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President's Message on Diversity, Equity, and Inclusion

A Message from  President Kathleen Owens - July 6, 2020

Warmest greetings to all members of the Misericordia University community:  students and alumni, staff and faculty, trustees and friends.  I am honored to serve as your President for the year to come.

 As I join this community, I am conscious that we are at a critical moment in our nation’s long history of racial inequality.  George Floyd’s murder has awoken something in America, causing both anguish and anger to race to the surface.  

I cannot help but compare this summer’s protests--both peaceful and violent--with what happened after Dr. Martin Luther King Jr. was assassinated in 1968.  I was a first-year biology teacher in a predominantly Black high school on the south side of Chicago then. When the protests reached our neighborhood, a rock shattered the window of my laboratory classroom, followed by a (fortunately ineffective) Molotov cocktail; I gathered my students into a storage vault until the danger passed.

Thinking back on that experience, I am struck by how little has changed--and how much.  On the one hand, the fact that such harsh inequities still exist in our society--more than half a century later--is profoundly disheartening.  And yet, I am moved to hope as I see the multiracial character of today’s protesters. This is not what it looked like in 1968. Something has shifted in America.  Progress, though excruciatingly slow, has been made, and young people have been at the forefront of change. I believe that American higher education has contributed to that awakening, and will continue to be an essential factor in moving us from where we are to where we need to be.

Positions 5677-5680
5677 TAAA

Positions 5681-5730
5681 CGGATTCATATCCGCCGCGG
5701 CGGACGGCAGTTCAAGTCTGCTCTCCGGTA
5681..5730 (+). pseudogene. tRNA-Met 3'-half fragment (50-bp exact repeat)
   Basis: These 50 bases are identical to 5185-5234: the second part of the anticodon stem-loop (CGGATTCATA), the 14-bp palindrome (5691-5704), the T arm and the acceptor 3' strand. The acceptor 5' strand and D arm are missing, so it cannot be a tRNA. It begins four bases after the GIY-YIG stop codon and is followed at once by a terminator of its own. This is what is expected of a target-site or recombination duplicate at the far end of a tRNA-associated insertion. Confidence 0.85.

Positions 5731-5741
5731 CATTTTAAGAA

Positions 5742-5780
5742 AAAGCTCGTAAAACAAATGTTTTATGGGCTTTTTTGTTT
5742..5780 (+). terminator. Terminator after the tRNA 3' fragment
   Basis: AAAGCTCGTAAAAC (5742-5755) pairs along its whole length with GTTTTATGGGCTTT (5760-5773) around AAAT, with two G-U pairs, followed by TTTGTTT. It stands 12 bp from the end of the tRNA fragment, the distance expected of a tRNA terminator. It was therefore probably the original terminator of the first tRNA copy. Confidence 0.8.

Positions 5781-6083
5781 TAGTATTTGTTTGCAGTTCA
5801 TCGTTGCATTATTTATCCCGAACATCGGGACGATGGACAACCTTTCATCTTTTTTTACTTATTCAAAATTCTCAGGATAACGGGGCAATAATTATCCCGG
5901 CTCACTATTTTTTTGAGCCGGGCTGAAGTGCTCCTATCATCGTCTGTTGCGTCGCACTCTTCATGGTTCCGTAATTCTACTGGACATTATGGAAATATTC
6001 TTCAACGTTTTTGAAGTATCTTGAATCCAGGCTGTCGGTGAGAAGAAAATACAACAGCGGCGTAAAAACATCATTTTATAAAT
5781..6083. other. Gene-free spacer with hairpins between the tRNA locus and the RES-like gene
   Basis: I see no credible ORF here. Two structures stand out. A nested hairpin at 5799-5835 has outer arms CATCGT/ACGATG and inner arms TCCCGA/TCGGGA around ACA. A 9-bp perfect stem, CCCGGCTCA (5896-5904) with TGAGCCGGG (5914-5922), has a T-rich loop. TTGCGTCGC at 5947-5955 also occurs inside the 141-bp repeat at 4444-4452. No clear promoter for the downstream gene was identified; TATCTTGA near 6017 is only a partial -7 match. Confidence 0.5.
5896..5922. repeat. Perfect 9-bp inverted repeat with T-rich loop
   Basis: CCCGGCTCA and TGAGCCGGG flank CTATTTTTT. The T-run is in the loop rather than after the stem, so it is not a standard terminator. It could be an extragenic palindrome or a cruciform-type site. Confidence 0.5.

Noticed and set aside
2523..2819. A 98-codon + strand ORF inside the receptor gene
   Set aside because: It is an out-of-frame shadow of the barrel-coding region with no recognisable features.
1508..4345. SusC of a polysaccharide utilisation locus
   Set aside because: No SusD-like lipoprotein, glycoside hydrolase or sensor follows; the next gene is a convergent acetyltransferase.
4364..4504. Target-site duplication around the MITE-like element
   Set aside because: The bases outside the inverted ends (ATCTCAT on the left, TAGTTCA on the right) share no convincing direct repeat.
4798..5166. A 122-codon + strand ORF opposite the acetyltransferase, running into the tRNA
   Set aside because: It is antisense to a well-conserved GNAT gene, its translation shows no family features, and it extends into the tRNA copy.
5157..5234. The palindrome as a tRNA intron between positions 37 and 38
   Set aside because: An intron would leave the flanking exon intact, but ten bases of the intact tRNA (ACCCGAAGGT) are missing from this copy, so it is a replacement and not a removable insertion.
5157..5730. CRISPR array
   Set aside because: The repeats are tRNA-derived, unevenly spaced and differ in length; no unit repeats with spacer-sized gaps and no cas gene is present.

Here at Misericordia, the best gift we can bring to this moment is our charism of Mercy.  I am moved by Sister Marilyn Lacey’s description in her memoir, This Flowing Toward Me: A Story of God Arriving in Strangers.  Mercy is “nothing more and nothing less than responding in practical ways to needs that are known.”  Because we are a university grounded in Critical Concerns of the Sisters of Mercy--which include recognizing and dismantling institutional racism--the issues raised by Black Lives Matter demand our practical response.  And yet, how much do the white president and administrators of a largely white university really know about the needs of the Black members of our community?  It would be arrogant to assume we know enough.  Our response must begin with a significant commitment to listening that leads to real action.

In the weeks to come, I will be working with my Cabinet and with representative members of our community to envision our next steps. The work ahead will not be easy, but I have the audacity to hope that, together, we can move closer to Dr. King’s vision of the Beloved Community.  I invite each of you to join me in making that hope a reality.